Full Body Home Scanner (FBHS)

Thread Starter

danadak

Joined Mar 10, 2018
4,057
Who is going to build a FBHS, to detect medical changes like skin cancers,
color/size/position changes of malignancies, ticks (big deal in this area), and
general exterior issues. To create a profile and a health care tool. Big data
for mankinds good (could be abused, like everything else). Extensive image
recognition capabilities.

Useful for pets as well, goldfish.....:)

Mouth scans as well.


Regards, Dana.
 

Yaakov

Joined Jan 27, 2019
1,612
One of my colleagues specialized in math and engineering for medical imaging. He had grants from GE with stupidly strict IP rules. The work he did was extremely sophisticated and complex. It seems unlikely that, given the investment of time and brain into the algorithms for analysis, anything like what you describe is likely soon.
 

MisterBill2

Joined Jan 23, 2018
6,303
Even on Star Trek the capabilities of the tricorders were a bit limited. There have been at least two contests to develop such devices and although there were some winners none of them came close to what you have described. The device described in post #1 will most likely only work in the Kingdom of Utopia, and will undoubtedly utilize a fair amount of the element "Unobtainium", which is both quite rare and very expensive, because it is so difficult to obtain in a usable form.
 

AnalogKid

Joined Aug 1, 2013
8,487
A top quality MR image series would have seemed like black magic 50 years ago, even to Paul Lauterbur. Back when, X-ray machines used to fill a room and you had to wait 10-15 minutes to process the film before you could see if you had a good image. In 2007 after my operation, the X-ray tech was excited about her new toy, an exam table with the sensor built in. Lay there, click/buzz, 10 seconds, image on a screen. Now they are the size of a thermos bottle, hang on the dentist's wall, the sensor goes in your mouth, and images pop up almost instantly. With a little extra software the images could go straight to a pad, phone, or watch.

Certainly a new, ultra-performance scanning technique is waiting to be invented. But the only difference between a contemporary full body scanner and a Tri-Corder is packaging, and the run from the ENIAC to the smart phone has shown what we can do about that when we want to.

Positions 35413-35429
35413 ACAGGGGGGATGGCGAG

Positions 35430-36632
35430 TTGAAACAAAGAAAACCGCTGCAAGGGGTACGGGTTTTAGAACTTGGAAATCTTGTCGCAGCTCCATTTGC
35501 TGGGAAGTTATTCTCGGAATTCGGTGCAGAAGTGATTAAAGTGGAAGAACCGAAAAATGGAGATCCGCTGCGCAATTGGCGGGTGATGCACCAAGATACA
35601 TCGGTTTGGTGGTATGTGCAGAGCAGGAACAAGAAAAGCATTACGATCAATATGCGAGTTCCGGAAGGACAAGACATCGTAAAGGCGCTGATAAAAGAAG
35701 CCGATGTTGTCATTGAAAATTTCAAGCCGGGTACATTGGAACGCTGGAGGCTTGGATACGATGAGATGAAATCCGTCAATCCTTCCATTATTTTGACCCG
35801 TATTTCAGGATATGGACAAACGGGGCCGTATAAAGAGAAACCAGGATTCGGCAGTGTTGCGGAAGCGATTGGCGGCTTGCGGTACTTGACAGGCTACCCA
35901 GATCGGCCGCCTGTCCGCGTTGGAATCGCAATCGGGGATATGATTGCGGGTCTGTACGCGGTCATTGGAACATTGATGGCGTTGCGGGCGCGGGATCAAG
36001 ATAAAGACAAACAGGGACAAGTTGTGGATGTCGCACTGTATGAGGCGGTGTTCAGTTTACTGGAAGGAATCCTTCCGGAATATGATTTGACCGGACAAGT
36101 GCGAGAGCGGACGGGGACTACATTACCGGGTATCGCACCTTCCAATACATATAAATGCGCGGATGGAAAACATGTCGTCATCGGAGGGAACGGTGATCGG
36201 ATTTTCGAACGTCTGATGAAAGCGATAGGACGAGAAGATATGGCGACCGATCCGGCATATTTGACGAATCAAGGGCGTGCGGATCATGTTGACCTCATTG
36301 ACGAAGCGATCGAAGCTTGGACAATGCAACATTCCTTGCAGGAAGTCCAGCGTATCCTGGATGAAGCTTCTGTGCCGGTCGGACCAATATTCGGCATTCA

ak
 

MisterBill2

Joined Jan 23, 2018
6,303
In reality, an effective scanner that anybody could buy and have at home would be a social DISASTER because it would provide so many more things for those afflicted with a high level of ambient fear to fixate about. Already we are afflicted with the germophobes and the allergy-phobic individuals living in a state of panic, and thus making life a lot less pleasant for the rest of us who are less fearful. Even wild animals are less fearful than those folks, as the animals have instincts to lead them towards avoiding that which is a danger while letting the rest slide on by.
So the home scanner would really need a far greater level of knowledge and insight to be an actual benefit instead of one more fuel for fears.
 

Tonyr1084

Joined Sep 24, 2015
4,705
They already have a prototype. It's called a dog. No, not an acronym, it's an actual dog. And if dogs can sniff out an odor from a particular disease or cancer then we should be able to build a detector that can detect the same thing. While evidence is lacking, there is indication that dogs can smell changes in the human body. If the dog knows what those changes mean they can alert us to the potential danger(s).

 

Tonyr1084

Joined Sep 24, 2015
4,705
A neighbor had a dog that was trained to detect when a child was about to go into seizure. Such service dogs are currently employed and accepted as being a fairly good detector of the human condition and alert us to potential dangers.
 

wayneh

Joined Sep 9, 2010
16,398
I've heard that many or most dogs can detect these things, but it's more rare that they can be trained to care and take action when they detect it. In other words, cats can probably detect it also but they don't care.

Decades ago my mother worked with kidney patients in a clinical research setting. She said she could assess patients as soon as she entered their room. It takes a while but you learn the subtle smells of various ailments.
 

MisterBill2

Joined Jan 23, 2018
6,303
I've heard that many or most dogs can detect these things, but it's more rare that they can be trained to care and take action when they detect it. In other words, cats can probably detect it also but they don't care.

Decades ago my mother worked with kidney patients in a clinical research setting. She said she could assess patients as soon as she entered their room. It takes a while but you learn the subtle smells of various ailments.
Both humans and dogs have a very good connection between nose and brain and a far more powerful computing system than any available as hardware. They also have the rather huge advantage of having adaptable software of a level the IT folks can only dream about. So just because humans and dogs can do something is no reason to assume that a computer will be able to do it anywhere nearly as well.
 
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